Re: htdig: performance tips?

Geoff Hutchison (
Thu, 3 Dec 1998 00:00:51 -0500

>I must strongly disagree. O(n) would be quite helpful. I'd use them
>when planning hardware capacity and making time vs space tradeoffs in
>configuration. It affects decisions such as:

>* whether to leave .work files around.
>* whether to use -a, -i
>* judging how close I am to resource limits
>* deciding whether to buy more storage or more CPU power or more bandwidth
>* deciding whether to manually tell htdig about new pages
> or letting it look for them itself.

I'm not so sure. I think the constants are going to affect this
significantly. So for example, I'd say digging is always O[n] in time,
where n is the number of pages to be retrieved. But if I use incremental
indexing, n can be *much* smaller. And I might say htmerge is something
like O[n]+O[m] where n is the number of documents and m is the number of
words (after all, it goes through all of them). But this hides the fact
that htmerge sorts the words and then goes through them one-by-one and adds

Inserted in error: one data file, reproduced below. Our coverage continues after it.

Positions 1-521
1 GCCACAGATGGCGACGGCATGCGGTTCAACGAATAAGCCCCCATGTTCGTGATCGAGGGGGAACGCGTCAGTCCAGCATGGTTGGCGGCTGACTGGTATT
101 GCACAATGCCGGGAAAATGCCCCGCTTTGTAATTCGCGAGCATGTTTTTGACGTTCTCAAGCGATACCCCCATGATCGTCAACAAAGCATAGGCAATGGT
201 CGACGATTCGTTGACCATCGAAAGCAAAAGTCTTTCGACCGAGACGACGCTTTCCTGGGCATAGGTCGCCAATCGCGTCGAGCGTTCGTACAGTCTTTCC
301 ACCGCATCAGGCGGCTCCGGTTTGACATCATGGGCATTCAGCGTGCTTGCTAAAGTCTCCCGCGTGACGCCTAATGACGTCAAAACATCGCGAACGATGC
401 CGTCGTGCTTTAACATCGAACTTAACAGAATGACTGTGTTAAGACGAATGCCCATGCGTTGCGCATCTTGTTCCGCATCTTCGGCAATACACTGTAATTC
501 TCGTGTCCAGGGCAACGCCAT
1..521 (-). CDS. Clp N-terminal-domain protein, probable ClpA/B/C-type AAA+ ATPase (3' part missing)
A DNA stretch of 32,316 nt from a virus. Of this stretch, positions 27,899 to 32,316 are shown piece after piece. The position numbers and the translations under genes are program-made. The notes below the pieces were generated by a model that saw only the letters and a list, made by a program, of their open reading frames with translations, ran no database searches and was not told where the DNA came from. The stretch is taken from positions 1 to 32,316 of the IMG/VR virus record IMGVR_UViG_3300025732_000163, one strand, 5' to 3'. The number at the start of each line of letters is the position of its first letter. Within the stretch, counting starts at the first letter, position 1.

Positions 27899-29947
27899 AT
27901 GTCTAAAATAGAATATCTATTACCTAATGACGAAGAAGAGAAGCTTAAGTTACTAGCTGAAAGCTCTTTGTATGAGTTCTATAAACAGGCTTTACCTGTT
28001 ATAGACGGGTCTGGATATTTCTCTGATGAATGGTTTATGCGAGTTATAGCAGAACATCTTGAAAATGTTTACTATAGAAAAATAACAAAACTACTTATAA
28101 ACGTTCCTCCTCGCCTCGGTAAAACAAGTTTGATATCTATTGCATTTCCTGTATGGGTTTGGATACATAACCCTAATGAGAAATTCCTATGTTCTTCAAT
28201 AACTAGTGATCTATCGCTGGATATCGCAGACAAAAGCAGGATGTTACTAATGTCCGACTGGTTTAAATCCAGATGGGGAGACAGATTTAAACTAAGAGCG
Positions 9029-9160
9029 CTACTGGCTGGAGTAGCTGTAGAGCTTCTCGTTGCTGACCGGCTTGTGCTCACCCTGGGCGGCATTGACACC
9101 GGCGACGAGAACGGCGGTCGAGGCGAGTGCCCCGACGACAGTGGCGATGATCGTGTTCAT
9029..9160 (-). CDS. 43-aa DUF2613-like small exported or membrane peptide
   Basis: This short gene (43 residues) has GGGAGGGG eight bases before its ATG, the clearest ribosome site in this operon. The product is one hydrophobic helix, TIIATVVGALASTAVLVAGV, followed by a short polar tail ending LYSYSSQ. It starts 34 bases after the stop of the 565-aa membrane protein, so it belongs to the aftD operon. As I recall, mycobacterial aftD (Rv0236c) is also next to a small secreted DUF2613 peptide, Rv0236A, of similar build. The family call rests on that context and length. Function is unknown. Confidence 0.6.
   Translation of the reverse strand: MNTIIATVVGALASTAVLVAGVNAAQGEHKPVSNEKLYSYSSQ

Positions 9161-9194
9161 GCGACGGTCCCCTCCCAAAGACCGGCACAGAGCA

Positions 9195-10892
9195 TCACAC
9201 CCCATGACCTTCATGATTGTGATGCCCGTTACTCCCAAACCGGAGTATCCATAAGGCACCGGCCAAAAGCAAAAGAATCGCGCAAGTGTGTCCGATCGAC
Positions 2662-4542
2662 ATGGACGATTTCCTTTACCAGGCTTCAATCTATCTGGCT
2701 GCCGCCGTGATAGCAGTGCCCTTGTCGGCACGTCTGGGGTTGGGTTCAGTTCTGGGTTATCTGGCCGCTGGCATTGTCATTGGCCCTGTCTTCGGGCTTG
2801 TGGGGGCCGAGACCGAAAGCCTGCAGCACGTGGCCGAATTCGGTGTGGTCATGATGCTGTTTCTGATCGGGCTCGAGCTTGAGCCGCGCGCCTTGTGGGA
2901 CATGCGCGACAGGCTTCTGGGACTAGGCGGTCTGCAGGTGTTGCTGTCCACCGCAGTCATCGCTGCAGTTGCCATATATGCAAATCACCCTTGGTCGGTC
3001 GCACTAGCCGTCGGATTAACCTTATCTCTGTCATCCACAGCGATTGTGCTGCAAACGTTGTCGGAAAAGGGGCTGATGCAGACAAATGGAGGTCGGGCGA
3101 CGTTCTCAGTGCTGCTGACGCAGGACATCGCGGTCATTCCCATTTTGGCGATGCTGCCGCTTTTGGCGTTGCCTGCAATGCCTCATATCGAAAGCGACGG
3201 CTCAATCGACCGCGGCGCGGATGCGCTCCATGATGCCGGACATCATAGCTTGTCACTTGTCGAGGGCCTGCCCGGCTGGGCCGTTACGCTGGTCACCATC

them to the db.words.db. And the disk space on htmerge is probably also
O[n]+O[m], but I haven't the faintest whether it's 6*n + 8*m or 2*n + 3*m,
and this would make a big difference in your decisions, right?

Benchmarking should be more useful since you can estimate these constants.
But you'd have to think about your noise. Network traffic, other processes,
memory v. virtual memory, using local filesystem v. HTTP v. NFS. Size of
database might also play a part as trade-offs occur. I can believe on a
small database that the bookkeeping with doing update digs (marking docs as
modified, having htmerge remove the old doc, etc.) might not be worth it.

But these effects don't show up well in O[n]. Using update digs is probably
something like:
c1*n + c2*m
where n are the number of changed pages and m are the number of unchanged
pages. For this example, c2 << c1.

As for resource limits, I suggest monitoring it yourself, or running a
monitoring tool along with ht://Dig that reports memory, disk space, load,

-Geoff Hutchison
Williams Students Online

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